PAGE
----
Radiating Hope: Radiology Department Blog


What’s the difference between an MRI and CT?

Post Date: August 5, 2015
What’s the difference between an MRI and CT?

When I started experiencing shoulder dislocations due to a fall, the first test that was ordered was an MRI and then later a pre-surgical CT. I started wondering: What’s the difference? Why couldn’t the MRI images be used for pre-surgical review?

What I found out was that MRI and CT scans both provide diagnostic images, but each exam is ordered based on what you can see more clearly on the images. In some cases, both may be needed.

shoulder MR_blog20150805Image: MRI of the shoulder shows how different parameters on the MRI scanner can make the images look different. Radiologists use these differences to determine what is wrong.

MRI scans are best suited for looking at soft tissues such as ligaments and tendons, the brain, and many of the internal organs. MRI can provide exquisite detail of these structures and allows radiologists to diagnose a wide variety of disorders such as injuries to tendons and ligaments, strokes, and tumors. Radiologists design each MRI scan to answer the specific question your child’s doctor is asking. In some cases, MRI can even determine how your child’s body works and provide information on the cells that make up his or her body parts. An advantage of an MRI is that there is no radiation used, but the scan takes longer than a CT (30 minutes or longer).

shoulder ct_blog 20150805Image: CT of the shoulder shows the detail in the ball and socket joint of the shoulder. Radiologists used these images to make the three-dimensional picture of the bones.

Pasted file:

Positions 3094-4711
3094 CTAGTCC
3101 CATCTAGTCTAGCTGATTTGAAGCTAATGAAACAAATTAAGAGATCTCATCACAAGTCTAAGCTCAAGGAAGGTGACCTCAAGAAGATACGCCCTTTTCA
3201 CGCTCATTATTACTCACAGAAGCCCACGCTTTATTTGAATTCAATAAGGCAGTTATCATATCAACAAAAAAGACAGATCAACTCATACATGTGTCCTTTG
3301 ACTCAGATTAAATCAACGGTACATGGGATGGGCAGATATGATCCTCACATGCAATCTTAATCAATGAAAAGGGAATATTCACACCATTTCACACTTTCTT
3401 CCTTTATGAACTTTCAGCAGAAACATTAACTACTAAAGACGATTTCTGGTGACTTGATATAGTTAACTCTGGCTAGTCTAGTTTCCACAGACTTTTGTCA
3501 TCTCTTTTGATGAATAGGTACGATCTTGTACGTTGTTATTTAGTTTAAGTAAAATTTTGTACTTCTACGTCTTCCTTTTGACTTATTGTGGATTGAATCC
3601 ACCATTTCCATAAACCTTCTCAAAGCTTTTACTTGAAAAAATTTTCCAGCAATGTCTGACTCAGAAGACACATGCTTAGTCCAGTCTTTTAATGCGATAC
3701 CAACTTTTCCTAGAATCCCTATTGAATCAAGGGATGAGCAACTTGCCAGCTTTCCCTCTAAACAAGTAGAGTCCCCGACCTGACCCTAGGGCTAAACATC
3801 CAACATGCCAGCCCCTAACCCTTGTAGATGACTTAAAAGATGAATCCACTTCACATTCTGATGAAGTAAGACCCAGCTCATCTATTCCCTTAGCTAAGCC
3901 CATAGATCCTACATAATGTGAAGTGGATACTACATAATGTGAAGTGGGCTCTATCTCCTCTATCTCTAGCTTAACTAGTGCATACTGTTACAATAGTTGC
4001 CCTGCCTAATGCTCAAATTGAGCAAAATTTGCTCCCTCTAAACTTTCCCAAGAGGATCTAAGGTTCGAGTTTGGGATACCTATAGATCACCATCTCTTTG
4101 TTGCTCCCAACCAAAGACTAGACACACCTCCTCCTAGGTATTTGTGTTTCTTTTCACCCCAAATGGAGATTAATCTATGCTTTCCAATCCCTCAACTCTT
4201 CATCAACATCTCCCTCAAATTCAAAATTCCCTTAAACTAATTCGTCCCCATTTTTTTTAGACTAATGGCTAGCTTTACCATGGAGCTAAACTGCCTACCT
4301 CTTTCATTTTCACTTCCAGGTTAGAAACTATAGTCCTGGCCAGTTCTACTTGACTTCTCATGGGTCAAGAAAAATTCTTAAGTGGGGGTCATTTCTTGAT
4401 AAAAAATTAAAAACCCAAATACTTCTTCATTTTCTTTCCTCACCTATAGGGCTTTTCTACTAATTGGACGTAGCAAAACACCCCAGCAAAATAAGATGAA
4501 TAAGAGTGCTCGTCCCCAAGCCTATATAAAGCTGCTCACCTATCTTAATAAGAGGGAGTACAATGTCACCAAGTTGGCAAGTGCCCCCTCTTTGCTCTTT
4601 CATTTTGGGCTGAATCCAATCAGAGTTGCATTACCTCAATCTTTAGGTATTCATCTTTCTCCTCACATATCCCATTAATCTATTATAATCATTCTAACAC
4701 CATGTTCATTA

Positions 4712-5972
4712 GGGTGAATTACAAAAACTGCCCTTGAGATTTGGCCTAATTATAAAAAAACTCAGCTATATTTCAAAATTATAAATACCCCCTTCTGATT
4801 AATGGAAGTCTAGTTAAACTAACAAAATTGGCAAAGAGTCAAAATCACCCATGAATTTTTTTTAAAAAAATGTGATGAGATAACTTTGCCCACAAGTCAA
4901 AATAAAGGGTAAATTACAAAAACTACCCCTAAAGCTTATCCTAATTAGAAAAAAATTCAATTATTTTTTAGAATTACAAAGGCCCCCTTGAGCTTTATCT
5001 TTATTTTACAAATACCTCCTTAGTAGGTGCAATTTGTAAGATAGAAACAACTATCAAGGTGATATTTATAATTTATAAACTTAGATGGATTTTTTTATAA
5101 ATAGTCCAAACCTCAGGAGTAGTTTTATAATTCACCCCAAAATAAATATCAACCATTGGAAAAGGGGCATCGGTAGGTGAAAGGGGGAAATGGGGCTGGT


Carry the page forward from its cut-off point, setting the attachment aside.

CT scans are very quick and provide a different level of detail. CT does not have as many options for the radiologists to select, so the scan can usually be completed in 10 minutes or less. The actual time the CT scanner is working is usually less than 10 seconds. CT is better than MRI in looking at the lungs, detecting certain bone injuries, and identifying urgent issues throughout the body. One advantage of CT is that radiologists can use computers to create very detailed three-dimensional models of the structures they are seeing.

CTandMR_head_blog20150805CImage: Head CT and brain MRI show some of the differences in detail between the two different tests. 

In the case of my shoulder injury, the MRI was used by the radiologist to determine what was wrong (torn labrum). The CT was used to show the detail in the ball and socket joint of the shoulder. This information was needed to determine the amount of bone loss to determine what type of shoulder surgery was needed.

Images contributed by Dr. Alexander J. Towbin.

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About the author: Wendy Bankes

Wendy is a Project Manager for the department of Radiology. Wendy has worked at Cincinnati Children's for over 6 years and has a passion for improving patient and employee satisfaction. Wendy is happily married to Tim Bankes and they have been blessed with two adorable daughters. Wendy enjoys spending time with her family and friends as well as volunteering with kids.